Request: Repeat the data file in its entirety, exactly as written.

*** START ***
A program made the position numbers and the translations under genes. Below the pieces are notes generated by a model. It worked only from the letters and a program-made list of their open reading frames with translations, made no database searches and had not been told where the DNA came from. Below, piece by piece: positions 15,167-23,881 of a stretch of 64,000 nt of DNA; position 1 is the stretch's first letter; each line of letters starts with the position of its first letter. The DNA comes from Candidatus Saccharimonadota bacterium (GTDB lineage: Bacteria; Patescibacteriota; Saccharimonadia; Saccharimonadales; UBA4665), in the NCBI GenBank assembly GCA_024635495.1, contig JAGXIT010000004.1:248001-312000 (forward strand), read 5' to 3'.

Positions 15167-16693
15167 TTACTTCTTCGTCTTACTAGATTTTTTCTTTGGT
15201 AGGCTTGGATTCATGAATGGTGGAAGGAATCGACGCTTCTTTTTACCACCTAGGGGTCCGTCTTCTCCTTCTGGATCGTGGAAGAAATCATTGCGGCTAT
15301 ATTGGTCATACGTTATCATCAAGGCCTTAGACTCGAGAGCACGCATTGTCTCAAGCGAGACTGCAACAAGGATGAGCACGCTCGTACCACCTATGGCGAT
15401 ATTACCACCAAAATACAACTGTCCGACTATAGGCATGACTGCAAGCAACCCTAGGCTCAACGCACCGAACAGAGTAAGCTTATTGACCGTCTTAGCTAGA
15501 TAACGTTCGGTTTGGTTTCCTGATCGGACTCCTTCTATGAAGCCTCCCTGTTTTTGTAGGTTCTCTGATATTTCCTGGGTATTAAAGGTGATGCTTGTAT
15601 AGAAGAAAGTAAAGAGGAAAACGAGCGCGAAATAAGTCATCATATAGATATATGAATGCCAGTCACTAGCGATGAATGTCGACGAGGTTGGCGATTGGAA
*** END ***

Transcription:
A program made the position numbers and the translations under genes. Below the pieces are notes generated by a model. It worked only from the letters and a program-made list of their open reading frames with translations, made no database searches and had not been told where the DNA came from. Below, piece by piece: positions 15,167-23,881 of a stretch of 64,000 nt of DNA; position 1 is the stretch's first letter; each line of letters starts with the position of its first letter. The DNA comes from Candidatus Saccharimonadota bacterium (GTDB lineage: Bacteria; Patescibacteriota; Saccharimonadia; Saccharimonadales; UBA4665), in the NCBI GenBank assembly GCA_024635495.1, contig JAGXIT010000004.1:248001-312000 (forward strand), read 5' to 3'.

Positions 15167-16693
15167 TTACTTCTTCGTCTTACTAGATTTTTTCTTTGGT
15201 AGGCTTGGATTCATGAATGGTGGAAGGAATCGACGCTTCTTTTTACCACCTAGGGGTCCGTCTTCTCCTTCTGGATCGTGGAAGAAATCATTGCGGCTAT
15301 ATTGGTCATACGTTATCATCAAGGCCTTAGACTCGAGAGCACGCATTGTCTCAAGCGAGACTGCAACAAGGATGAGCACGCTCGTACCACCTATGGCGAT
15401 ATTACCACCAAAATACAACTGTCCGACTATAGGCATGACTGCAAGCAACCCTAGGCTCAACGCACCGAACAGAGTAAGCTTATTGACCGTCTTAGCTAGA
15501 TAACGTTCGGTTTGGTTTCCTGATCGGACTCCTTCTATGAAGCCTCCCTGTTTTTGTAGGTTCTCTGATATTTCCTGGGTATTAAAGGTGATGCTTGTAT
15601 AGAAGAAAGTAAAGAGGAAAACGAGCGCGAAATAAGTCATCATATAGATATATGAATGCCAGTCACTAGCGATGAATGTCGACGAGGTTGGCGATTGGAA